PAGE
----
Saturday, 23 February 2019

Drones excite Georgetown teens

GEORGETOWN – A group of freshman and sophomore boys were able to capture a bird’s eye view of themselves and their school with a drone Thursday afternoon at Georgetown-Ridge Farm High School.

“Flying the drones is pretty cool, and we get to learn more about them,” sophomore Cole Meehan said.

“I’m getting a drone now just like it,” freshman Jordan Hogan said.

Both boys are among the 30 Georgetown-Ridge Farm High School students who participate in Project Success’ after school program.

This week, the group learned about and had the opportunity to fly three different types of drones as part of Project Success’ month-long focus on aircraft.

Freshman Robert Toney said he learned that the military and police rely on drones.

Georgetown-Ridge Farm math teacher Taylor Balgeman, who used to be the Project Success site coordinator at the high school, helped out with the lesson on drones.

“We’ve been working with three different drones all week,” he said.

Balgeman had each student try their hand with a flight simulator test projected onto his smartboard before allowing them to fly the drones.

“I didn’t pass,” Cole lamented about the flight simulator test. “I made the drone go all the way up.”

“Drones aren’t easy to fly, but some of them did really good after three days of practice,” Balgeman said.

Two of the three drones were purchased, but one of the drones belonged to Balgeman. The boys further distinguished between the drones.

“This one doesn’t have a camera,” Cole said.

“But this one does tricks,” Robert added.

Robert said he previously had flown a drone belonging to his cousin, but it didn’t end up being the best experience.

“The one I had I got stuck in a tree by accident,” he said.

On Thursday, though, Robert controlled the drone like an expert pilot.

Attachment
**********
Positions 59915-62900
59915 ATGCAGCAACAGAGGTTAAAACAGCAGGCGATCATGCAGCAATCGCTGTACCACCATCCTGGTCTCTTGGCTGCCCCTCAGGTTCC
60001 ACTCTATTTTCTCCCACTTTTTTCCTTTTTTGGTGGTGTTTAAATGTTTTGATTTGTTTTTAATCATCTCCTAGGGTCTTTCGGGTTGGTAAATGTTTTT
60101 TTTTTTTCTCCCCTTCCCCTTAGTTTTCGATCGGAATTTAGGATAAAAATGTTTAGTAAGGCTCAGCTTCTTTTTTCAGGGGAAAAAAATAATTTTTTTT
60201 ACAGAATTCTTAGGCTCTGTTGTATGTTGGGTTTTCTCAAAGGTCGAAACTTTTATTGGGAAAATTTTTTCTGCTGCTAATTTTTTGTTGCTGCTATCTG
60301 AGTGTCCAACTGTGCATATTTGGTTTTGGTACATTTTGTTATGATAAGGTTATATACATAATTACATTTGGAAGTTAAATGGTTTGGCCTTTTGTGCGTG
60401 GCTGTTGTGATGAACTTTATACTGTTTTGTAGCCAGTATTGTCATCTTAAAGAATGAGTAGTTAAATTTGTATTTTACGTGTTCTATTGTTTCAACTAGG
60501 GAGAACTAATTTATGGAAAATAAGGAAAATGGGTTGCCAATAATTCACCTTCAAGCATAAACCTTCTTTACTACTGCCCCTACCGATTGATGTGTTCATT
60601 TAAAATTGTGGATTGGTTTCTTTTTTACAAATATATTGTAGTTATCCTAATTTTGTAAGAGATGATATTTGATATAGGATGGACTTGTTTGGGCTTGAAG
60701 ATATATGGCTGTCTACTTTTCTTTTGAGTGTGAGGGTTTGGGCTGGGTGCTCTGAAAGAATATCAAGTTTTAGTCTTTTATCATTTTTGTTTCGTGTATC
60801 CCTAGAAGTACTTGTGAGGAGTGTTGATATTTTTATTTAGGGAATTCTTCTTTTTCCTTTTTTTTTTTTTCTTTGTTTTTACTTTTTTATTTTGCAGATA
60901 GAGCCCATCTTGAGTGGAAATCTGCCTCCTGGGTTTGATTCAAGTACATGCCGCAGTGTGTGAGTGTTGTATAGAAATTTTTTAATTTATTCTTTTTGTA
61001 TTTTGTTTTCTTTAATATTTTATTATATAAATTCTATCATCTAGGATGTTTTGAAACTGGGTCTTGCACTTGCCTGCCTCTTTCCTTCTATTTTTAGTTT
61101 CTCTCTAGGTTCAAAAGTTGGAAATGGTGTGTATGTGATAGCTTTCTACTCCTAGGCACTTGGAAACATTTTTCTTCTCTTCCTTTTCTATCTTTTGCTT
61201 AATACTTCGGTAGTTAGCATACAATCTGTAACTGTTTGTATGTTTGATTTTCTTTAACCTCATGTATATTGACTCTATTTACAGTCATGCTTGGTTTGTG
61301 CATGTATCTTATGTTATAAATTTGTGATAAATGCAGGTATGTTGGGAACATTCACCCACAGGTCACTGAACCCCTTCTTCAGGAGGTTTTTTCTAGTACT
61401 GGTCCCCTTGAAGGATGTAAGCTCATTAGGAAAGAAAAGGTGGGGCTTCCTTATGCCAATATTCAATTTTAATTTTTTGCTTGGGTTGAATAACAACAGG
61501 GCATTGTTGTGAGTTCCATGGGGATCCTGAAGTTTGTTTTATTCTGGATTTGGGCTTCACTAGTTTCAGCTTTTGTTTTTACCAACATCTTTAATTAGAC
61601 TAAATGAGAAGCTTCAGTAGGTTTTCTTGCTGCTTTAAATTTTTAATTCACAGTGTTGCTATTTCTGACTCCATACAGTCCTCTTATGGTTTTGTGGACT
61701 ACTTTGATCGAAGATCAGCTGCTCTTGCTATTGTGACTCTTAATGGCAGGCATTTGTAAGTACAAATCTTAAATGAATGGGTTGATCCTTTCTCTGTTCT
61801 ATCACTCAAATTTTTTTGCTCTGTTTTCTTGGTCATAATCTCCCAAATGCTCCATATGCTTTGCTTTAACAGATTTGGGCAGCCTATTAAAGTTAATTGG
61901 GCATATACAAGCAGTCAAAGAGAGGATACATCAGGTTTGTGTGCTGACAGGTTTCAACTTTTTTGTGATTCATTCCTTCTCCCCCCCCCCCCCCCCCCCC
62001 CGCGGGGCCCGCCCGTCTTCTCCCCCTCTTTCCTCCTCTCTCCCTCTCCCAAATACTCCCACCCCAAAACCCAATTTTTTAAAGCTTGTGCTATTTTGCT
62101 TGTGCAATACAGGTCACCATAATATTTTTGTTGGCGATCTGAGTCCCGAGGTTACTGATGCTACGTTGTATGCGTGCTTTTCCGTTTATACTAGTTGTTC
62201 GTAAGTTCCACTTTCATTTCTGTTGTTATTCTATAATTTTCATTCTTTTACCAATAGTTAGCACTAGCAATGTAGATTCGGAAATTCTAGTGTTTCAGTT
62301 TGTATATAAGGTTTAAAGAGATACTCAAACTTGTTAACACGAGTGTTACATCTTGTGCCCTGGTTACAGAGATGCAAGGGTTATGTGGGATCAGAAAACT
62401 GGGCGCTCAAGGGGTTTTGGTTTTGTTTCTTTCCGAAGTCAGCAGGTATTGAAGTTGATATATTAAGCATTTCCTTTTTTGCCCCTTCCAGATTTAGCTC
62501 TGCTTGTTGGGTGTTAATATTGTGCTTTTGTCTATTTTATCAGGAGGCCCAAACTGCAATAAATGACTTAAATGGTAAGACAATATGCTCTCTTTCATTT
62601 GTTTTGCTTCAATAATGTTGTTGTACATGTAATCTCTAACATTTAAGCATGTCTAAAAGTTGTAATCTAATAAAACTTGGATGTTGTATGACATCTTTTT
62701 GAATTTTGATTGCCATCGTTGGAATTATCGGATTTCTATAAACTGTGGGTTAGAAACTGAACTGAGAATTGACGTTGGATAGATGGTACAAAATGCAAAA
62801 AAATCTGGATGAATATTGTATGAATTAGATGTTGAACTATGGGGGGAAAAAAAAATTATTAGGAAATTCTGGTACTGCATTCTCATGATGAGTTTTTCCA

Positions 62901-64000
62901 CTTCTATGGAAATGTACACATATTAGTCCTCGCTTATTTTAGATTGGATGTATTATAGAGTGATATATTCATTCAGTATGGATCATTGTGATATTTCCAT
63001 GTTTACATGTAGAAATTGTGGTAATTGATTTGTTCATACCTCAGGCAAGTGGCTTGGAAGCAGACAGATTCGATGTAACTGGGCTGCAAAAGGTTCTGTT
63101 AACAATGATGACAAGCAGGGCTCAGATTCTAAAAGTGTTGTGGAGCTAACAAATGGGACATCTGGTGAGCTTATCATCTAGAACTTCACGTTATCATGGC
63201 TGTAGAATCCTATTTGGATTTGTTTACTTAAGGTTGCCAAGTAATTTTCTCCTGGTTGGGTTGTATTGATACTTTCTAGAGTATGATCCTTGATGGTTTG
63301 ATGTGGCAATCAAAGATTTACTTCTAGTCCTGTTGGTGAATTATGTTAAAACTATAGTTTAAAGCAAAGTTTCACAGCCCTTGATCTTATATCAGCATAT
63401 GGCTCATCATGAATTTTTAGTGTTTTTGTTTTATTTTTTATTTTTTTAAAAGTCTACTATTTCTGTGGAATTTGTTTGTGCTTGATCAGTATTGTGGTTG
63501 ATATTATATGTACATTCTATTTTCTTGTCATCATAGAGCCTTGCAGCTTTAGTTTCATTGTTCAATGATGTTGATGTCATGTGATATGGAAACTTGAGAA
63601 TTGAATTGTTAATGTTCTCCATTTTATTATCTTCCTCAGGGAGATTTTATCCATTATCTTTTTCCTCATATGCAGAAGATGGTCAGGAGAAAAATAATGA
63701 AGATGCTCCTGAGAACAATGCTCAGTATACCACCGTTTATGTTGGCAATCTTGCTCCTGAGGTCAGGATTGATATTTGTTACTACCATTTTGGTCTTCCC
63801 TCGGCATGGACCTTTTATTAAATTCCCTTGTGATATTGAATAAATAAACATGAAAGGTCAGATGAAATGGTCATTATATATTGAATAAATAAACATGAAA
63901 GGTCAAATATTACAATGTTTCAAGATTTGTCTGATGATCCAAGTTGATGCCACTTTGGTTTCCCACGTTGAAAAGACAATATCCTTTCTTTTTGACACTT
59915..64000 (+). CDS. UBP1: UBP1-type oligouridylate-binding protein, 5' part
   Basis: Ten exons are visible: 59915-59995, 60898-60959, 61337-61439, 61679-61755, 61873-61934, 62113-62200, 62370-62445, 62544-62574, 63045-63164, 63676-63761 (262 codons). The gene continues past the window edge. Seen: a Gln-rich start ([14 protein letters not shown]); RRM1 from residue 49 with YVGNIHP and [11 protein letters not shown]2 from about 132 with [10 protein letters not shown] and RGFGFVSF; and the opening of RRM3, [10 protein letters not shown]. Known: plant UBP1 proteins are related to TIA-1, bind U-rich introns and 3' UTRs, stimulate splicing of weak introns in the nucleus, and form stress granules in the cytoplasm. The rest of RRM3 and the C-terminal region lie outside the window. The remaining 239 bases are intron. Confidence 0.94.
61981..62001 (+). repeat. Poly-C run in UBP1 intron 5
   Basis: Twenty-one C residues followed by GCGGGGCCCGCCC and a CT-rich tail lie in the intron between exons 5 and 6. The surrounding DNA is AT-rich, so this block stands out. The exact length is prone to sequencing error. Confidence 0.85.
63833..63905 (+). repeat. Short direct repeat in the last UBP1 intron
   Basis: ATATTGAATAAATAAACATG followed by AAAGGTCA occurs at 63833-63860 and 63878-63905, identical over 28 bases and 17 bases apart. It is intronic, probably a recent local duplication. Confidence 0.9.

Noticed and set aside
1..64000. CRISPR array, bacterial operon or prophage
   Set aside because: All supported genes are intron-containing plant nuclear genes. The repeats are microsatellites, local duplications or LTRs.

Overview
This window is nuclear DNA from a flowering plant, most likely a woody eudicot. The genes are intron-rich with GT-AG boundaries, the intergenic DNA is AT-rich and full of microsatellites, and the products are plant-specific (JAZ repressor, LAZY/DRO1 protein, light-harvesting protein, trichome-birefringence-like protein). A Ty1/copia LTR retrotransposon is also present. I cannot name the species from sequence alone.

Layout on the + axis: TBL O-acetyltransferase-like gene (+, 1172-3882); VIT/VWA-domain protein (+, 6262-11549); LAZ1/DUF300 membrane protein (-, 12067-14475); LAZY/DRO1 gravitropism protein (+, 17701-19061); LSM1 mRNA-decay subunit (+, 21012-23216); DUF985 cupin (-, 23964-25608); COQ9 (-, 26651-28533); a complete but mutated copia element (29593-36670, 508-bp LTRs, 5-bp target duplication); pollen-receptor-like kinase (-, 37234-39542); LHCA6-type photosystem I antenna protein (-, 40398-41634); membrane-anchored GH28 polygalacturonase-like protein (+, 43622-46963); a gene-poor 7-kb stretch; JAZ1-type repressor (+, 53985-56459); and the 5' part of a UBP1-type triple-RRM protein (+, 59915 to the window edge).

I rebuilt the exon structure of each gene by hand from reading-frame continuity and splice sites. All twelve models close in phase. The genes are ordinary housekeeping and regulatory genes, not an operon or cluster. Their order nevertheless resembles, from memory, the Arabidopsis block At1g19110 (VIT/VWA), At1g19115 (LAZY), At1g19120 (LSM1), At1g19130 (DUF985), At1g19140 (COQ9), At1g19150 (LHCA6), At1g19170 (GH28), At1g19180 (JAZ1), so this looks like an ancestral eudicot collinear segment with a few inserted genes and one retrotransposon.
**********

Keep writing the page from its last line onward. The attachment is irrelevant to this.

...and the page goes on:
A second drone seemed to have trouble flying despite Balgeman giving it some TLC and recalibrating it.

Project Success site coordinator Michelle Brooks said she had a good idea what was wrong with the drone.

“They chased me around the field with it and it smacked into a tree,” she joked.

Balgeman’s official diagnosis was that the drone had overheated.

But all was not lost.

“Technically, all of the drones have cameras, but the big one has a high-definition camera,” Balgeman said. “It records video, and they (students) have a cool video they made.

“It also has a GPS feature so if you’re flying it, you can program it to come right back to you,” he said.

Brooks said that although credit recovery, tutoring and homework help are some of Project Success’ “biggest things,” the drones activity is one of many educational and fun activities the youngsters will experience during the school year.

Many activities are community based, such as helping clean up around town, around the waterways and in senior citizens’ yards, she said.

The teens also have sent care packages to local residents in the military, Brooks said.

“We have a lot of educational field trips planned, which we do with the Westville Project Success kids,” she said.

Next month’s field trip is to a pumpkin patch in Arthur, but one of the most popular trips is going to the movies and then out to dinner, she said.

Brooks said going to the movies and dinner is a treat for some of the youngsters who wouldn’t otherwise get the opportunity to do that.

“It’s an amazing opportunity for them and it helps them to achieve academically,” she said. “They gain self-confidence, and they really bond with the other kids.”


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